Along with offering immediate direction, training is a necessary incentive to attract Gen Y talent. You can’t entice them with promises of climbing ladders, explains Martin. This is because 91% of Gen Y expects to stay in their current job for fewer than three years. Training, on the other hand, continuously entices Gen Y talent. Work on your coaching skills to keep them focused and motivated. Most importantly, prepare short training modules to help your teammates tackle new tasks. This sort of professional development appeals to workers of all ages. But the atmosphere of such a business will attract and retain young professionals.

When they’ve earned it, delegate meaningful work

Nothing dissuades Gen Y talent – or any talent, for that matter – like menial tasks. A common stereotype says Millennials demand important work. But a study by human resources company PrincetonOne dispels this. Though the typical Gen Yer wants meaningful work, he’s comfortable waiting for it. In the meantime, workforce solutions leader Kelly Services recommends giving young team members greater ownership of their tasks. Help them set a few challenging goals with tight deadlines so they can build responsibility.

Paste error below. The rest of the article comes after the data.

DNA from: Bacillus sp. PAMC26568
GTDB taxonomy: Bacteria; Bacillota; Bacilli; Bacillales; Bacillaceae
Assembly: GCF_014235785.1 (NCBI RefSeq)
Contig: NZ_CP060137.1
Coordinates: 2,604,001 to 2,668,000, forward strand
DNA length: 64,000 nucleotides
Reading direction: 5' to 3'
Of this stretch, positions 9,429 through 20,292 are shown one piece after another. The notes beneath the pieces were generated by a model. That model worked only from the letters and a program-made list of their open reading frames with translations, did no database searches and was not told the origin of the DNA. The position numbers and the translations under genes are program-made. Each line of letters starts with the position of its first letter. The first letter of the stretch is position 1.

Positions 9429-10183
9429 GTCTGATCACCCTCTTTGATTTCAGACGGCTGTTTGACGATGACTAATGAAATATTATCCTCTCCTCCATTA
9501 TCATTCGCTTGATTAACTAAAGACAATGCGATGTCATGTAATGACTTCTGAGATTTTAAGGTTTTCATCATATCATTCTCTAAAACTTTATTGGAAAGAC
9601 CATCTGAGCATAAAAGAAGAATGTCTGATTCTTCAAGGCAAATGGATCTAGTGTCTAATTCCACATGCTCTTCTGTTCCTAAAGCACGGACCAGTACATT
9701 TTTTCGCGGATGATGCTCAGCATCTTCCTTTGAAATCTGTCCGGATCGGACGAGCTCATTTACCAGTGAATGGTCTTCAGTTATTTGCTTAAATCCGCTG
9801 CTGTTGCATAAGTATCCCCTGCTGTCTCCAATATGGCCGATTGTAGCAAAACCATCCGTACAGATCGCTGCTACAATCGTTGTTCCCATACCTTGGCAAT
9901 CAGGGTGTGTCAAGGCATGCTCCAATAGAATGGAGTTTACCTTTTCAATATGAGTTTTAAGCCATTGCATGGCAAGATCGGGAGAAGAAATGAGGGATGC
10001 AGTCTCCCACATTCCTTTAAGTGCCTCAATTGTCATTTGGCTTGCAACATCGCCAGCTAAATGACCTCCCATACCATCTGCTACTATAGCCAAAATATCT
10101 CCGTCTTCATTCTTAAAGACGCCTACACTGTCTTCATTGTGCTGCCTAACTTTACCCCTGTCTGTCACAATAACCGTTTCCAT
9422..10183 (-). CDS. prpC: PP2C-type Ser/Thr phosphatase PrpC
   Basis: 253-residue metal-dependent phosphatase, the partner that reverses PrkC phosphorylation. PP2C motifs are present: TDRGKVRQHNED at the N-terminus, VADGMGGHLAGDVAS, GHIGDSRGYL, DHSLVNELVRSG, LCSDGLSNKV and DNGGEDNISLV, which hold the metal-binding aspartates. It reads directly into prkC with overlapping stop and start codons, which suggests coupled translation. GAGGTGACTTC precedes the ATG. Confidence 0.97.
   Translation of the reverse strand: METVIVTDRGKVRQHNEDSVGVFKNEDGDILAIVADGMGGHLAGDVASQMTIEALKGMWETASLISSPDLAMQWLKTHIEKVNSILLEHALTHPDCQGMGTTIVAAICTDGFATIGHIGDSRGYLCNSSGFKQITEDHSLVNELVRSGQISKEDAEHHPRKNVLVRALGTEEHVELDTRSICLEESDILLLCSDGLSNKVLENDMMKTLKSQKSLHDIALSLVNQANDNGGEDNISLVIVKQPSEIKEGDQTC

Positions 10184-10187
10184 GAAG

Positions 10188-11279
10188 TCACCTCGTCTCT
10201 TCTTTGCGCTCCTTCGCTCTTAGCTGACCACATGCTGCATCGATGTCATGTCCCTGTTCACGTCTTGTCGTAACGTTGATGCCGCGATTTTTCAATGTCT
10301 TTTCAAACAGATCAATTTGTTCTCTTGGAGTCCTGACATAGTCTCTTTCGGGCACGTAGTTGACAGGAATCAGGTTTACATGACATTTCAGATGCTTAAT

Eventually, they’ll ask for more responsibility. Martin says this solves a problem managers have faced for years: not enough people want difficult, important duties. The average Gen Yer is eager to contribute and accept ambitious challenges. This is why a Deloitte study says Gen Y wants, and receives, more responsibility earlier than its predecessors. Be sure to entice Gen Y workers with this prospect. But make it clear they have to earn it.

Whether or not you see the need to attract Gen Y talent, these four suggestions can make teammates happier and your workplace more welcoming. After all, Gen Y simply asks for what everyone else wants, says Laszlo Bock – Google’s senior vice-president of human resources.